A recent study found nursing home abuse among residents is becoming increasingly more violent – both physically and verbally – on a more frequent basis, than earlier studies indicated, according to researchers at Cornell University.
“Because of the very nature of nursing home life, it is impossible to eliminate the abusive behaviors entirely, but we need better scientific evidence about what works to prevent this problem,” said Karl Pillemer, director of the Cornell Institute for Translational Research on Aging at the College of Human Ecology.
The study, led by Pillemer and Mark S. Lachs, professor of medicine, at a large city nursing home, found over 30 different types of physical and verbal abuse commonly occurred between residents. At the top of the list was screaming, followed by pushing, punching and fighting.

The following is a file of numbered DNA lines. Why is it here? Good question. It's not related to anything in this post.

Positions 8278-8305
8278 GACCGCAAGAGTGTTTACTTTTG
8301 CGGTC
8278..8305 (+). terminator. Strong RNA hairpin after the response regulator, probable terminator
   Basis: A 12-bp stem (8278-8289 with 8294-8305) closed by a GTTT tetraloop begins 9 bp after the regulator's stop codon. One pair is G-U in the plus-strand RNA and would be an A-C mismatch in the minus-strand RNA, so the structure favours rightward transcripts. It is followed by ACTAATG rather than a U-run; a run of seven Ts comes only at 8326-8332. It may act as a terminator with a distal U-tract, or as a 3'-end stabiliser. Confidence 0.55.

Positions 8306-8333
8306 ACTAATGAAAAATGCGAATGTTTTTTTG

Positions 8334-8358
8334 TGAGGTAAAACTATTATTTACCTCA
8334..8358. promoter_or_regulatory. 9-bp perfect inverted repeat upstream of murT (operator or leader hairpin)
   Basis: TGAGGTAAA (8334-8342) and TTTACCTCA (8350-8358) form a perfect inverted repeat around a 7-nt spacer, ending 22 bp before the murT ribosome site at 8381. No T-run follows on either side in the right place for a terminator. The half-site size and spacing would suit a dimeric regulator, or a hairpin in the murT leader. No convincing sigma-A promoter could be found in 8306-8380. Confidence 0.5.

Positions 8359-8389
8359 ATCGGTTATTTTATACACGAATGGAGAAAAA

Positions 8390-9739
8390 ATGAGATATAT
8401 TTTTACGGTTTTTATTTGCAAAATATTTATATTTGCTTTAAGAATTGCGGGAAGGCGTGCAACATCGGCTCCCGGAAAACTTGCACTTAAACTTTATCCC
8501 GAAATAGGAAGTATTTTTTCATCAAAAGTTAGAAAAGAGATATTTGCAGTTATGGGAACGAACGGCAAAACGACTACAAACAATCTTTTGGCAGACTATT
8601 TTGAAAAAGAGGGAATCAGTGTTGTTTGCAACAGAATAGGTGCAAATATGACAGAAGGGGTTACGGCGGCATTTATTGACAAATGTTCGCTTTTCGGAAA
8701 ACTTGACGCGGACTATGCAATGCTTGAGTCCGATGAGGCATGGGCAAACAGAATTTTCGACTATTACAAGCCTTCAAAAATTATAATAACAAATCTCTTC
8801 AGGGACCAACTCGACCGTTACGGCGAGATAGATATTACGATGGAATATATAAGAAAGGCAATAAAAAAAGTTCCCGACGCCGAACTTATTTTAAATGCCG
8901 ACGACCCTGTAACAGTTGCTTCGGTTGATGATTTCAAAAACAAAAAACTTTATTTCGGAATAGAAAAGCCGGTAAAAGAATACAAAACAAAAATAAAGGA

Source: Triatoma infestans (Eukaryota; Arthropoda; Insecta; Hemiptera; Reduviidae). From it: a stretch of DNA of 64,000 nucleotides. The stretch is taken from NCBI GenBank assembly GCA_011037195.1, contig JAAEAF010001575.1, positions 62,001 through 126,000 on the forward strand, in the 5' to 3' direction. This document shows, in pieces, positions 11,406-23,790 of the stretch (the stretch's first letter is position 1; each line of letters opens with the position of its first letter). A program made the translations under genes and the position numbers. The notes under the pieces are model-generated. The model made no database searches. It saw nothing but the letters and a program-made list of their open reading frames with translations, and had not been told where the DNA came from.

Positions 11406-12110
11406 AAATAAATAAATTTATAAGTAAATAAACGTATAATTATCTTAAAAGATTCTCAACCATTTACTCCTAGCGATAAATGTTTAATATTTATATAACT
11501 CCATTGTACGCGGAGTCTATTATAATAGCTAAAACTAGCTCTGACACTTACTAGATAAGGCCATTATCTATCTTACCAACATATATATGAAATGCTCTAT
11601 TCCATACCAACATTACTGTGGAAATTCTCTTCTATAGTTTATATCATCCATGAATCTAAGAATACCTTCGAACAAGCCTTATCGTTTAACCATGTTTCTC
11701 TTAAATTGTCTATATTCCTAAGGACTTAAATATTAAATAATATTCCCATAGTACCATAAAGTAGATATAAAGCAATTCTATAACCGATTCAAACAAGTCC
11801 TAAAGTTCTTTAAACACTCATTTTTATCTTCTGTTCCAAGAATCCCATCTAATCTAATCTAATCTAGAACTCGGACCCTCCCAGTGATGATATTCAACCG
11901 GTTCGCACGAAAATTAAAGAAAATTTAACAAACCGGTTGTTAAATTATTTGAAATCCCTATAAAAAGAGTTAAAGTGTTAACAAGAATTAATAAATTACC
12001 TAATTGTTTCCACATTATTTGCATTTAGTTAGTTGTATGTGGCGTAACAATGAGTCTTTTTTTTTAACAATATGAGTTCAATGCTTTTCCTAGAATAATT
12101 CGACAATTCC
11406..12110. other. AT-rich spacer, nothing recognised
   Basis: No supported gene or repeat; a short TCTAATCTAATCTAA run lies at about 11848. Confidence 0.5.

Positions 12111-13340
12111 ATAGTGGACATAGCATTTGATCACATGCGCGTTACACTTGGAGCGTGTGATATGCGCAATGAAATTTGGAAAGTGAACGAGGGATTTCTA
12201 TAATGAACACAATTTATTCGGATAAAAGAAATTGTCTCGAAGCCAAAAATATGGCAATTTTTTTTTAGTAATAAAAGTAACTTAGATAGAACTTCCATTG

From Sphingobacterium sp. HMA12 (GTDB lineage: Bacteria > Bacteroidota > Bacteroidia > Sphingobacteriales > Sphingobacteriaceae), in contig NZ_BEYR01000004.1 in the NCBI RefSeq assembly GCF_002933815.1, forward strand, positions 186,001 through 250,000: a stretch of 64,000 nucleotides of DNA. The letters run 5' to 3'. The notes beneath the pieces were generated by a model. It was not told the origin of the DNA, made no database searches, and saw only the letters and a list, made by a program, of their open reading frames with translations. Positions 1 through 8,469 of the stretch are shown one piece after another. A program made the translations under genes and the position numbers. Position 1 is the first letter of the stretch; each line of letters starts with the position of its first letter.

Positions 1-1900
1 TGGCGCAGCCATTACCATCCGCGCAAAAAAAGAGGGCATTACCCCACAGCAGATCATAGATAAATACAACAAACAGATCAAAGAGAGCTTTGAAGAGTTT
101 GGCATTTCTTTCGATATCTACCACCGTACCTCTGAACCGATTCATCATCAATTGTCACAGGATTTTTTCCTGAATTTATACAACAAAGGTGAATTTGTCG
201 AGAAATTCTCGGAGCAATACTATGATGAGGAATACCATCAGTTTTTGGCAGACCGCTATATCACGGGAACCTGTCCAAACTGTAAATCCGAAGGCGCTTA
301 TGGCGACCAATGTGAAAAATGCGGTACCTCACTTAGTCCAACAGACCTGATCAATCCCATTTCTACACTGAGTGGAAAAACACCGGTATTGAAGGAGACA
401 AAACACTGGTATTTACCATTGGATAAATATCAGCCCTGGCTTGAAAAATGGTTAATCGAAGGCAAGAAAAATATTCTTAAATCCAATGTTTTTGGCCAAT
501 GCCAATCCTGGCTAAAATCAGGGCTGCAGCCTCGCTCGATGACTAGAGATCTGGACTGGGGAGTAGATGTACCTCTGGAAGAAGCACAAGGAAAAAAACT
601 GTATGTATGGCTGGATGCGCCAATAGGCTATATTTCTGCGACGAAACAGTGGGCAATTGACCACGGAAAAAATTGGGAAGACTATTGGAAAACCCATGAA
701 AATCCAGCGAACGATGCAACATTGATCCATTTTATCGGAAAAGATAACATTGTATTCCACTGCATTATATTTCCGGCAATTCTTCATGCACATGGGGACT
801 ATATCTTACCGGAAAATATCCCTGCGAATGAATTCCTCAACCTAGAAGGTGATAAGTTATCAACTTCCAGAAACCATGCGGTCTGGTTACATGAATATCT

In a separate two-week study, researchers found that 2.4% of residents said they were on the receiving end of physical aggression while 7.3% said they had been involved in a verbal altercation.
Researchers need to perform more studies to discover risk factors and preventive measures. The study is published in the Journal of the American Geriatrics Society.